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RESOLVE ’22: Warp speed to digital innovation

RESOLVE ’22: Warp speed to digital innovation

The pandemic accelerated digital transformation in the business world by forcing companies to double down on areas in which they’d already begun investing. The mass move to video conferencing solutions in industries such as healthcare and education are two examples. In other industries, companies were only able to survive by jumping into completely new areas: brick-and-mortar retailers diving feet-first into e-commerce after lockdowns and health concerns kept shoppers indoors, for example.

There’s little doubt the pandemic sparked innovation that came from sheer necessity. And by defining what innovation means within the specific context of the business, companies can obtain a much better grasp of what they need to do to flourish when any new challenge arises.

In our RESOLVE ’22 session Warp speed to digital innovation, moderator Evan Freedman (our regional VP of professional services and partner delivery) spoke to two esteemed leaders in the tech world on the topic of innovation:

  • Visionworks CEO of Retail Technology Shawnna DelHierro
  • Kavitha Mani, who leads the voice and contact center services, engineering, and IT Ops for Dell Digital

This blog covers a few of the high-level topics our expert panelists discussed at the Warp speed event. We encourage readers to click the link at the bottom of the page to hear the full panel and all the exciting ideas our guests exchanged.

Rebuilding around a “no longer sustainable” business model

Turning specifically to the healthcare world, there’s little doubt the pandemic changed its operational model more than perhaps any other vertical. And beyond the physical act of treating the illness came the personal health and safety changes to which all industries had to adapt. In Shawnna and Visionworks’ case, one of many notable challenges that came with the transition was rethinking a model in which “15-20 associates might be in a given space,” she said.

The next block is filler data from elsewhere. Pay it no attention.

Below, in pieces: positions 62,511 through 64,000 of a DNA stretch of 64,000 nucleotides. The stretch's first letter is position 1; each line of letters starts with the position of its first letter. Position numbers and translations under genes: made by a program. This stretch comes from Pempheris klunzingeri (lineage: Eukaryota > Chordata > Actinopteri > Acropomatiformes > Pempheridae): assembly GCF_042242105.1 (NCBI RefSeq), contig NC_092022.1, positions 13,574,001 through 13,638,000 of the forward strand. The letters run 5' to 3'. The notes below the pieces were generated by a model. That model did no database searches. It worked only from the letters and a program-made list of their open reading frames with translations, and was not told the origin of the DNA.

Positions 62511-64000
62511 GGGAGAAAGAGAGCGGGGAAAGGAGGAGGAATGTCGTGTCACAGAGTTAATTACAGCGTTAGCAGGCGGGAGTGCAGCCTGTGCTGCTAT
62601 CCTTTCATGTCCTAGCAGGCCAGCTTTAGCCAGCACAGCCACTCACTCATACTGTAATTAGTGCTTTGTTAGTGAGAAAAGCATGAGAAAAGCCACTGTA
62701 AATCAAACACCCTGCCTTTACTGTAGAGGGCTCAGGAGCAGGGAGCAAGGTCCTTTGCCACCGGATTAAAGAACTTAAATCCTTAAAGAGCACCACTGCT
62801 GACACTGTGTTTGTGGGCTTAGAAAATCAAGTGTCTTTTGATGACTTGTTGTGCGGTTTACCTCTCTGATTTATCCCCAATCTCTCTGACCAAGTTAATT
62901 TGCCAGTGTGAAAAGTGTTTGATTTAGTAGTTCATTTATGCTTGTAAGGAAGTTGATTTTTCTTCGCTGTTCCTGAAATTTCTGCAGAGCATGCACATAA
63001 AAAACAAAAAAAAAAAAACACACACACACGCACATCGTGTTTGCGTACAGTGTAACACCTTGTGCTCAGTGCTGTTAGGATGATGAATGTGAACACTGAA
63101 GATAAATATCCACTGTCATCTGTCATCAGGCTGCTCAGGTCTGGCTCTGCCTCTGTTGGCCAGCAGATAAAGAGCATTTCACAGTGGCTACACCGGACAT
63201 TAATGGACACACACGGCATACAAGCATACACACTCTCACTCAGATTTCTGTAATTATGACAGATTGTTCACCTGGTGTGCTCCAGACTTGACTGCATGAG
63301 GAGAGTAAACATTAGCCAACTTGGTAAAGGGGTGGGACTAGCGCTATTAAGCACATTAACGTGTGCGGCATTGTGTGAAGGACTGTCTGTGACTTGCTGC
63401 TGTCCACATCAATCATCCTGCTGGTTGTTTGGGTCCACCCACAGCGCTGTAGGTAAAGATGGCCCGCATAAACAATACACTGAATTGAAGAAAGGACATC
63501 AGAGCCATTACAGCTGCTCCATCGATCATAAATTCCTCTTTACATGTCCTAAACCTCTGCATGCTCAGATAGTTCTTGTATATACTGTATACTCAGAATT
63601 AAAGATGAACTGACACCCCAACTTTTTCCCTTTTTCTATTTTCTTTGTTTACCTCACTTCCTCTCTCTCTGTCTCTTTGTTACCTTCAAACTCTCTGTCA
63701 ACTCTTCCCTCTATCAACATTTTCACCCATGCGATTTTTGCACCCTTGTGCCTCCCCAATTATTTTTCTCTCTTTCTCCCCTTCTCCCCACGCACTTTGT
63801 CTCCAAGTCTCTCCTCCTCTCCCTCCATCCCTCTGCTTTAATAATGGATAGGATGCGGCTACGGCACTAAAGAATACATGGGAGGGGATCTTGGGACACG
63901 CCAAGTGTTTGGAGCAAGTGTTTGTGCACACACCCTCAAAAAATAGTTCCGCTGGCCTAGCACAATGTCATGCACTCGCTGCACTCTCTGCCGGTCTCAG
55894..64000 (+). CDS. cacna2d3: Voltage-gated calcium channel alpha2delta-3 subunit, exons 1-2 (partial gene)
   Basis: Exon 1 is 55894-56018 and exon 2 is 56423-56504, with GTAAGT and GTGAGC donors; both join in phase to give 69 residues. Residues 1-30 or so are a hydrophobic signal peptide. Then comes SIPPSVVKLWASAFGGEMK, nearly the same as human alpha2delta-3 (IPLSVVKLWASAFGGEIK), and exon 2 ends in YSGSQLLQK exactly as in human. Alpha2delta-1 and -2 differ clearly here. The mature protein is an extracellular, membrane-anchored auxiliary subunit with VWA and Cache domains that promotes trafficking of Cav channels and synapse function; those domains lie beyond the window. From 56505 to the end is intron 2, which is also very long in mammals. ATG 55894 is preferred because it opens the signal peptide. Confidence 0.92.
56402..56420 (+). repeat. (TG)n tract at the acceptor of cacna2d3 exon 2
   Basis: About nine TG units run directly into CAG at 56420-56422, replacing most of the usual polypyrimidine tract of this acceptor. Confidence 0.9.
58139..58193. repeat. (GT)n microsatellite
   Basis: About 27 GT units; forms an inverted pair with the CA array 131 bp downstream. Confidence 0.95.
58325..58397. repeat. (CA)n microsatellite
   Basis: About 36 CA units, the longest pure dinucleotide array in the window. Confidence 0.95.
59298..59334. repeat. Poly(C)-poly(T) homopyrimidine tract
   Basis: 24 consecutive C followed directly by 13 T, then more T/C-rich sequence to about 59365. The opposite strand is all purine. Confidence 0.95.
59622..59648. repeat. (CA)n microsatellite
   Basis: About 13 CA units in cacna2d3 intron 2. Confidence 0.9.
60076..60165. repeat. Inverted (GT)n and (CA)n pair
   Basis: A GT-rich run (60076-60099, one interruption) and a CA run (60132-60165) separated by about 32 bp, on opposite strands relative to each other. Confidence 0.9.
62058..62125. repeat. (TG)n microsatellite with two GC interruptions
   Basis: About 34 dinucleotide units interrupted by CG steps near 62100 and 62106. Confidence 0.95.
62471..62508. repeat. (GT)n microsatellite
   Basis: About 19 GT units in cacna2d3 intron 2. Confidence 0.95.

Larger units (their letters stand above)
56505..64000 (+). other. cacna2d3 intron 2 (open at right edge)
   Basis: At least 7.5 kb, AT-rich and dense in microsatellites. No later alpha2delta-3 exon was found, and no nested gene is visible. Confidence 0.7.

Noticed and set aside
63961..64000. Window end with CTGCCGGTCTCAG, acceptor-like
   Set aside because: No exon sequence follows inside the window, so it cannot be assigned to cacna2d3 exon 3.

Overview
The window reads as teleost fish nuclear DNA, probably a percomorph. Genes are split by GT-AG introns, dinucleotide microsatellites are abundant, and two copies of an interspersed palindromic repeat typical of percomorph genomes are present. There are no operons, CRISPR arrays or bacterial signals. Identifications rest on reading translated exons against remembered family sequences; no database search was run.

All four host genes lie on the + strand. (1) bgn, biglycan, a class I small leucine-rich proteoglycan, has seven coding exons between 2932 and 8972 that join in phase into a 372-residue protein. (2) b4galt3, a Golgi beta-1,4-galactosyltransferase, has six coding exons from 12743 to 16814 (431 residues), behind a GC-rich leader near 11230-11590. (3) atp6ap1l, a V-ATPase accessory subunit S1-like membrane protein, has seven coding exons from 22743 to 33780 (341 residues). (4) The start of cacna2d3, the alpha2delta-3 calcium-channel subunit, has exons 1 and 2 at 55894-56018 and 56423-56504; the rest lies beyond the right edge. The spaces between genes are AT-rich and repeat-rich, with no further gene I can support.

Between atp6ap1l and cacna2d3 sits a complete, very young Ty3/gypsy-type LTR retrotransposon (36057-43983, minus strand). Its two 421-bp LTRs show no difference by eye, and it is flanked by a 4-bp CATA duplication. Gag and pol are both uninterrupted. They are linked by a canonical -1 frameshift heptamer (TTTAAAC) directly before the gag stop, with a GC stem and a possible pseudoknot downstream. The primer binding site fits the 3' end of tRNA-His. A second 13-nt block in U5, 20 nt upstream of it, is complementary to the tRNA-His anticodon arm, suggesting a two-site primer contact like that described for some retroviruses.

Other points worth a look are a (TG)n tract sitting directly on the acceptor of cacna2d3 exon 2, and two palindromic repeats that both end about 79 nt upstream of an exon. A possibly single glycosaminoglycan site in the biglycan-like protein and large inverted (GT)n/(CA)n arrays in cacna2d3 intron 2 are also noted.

Fortunately, the company had already taken light steps towards digital transformation. This gave Shawnna and team a springboard when the pandemic fundamentally altered the business world.

“Our team got really creative about our telehealth and the way we were leveraging our platforms,” she said. “We were able to stand back up and reopen again with one-to-one relationships… it was really about taking some of the things we’d already developed and being able to grow and expand them.”

Not that the customer experience and service delivery models were the only core aspects companies had to address when the pandemic hit. Asked about innovation’s role in transforming the developer and engineer experience, Kavitha offered some interesting thoughts based on her technology leadership experience.

“The speed at which the requests are coming to us from a database engineering perspective” was quite fast and growing, she said. She noted that developers requesting a database provision might wait 30 to 60 days in the past. At that point in time, embracing innovation for her company meant “taking a step back and looking at what we needed to do to change the whole process,” with an emphasis on whole.

“There’s an infrastructure component. And then there’s a database component. There are multiple database technologies out there. It was really a people process and technology problem, but we started with the technology piece and said, ‘How do we automate a number of manual steps that currently drive the 60-day cycle?’”

Kavitha continued that, as the question implied, automation was the first and most important step to getting the issue resolved. Eventually, the change in outlook empowered Dell Digital to turn a 30-to-60-day cycle into a fully automated, self-service option that allowed developers to provision within two hours.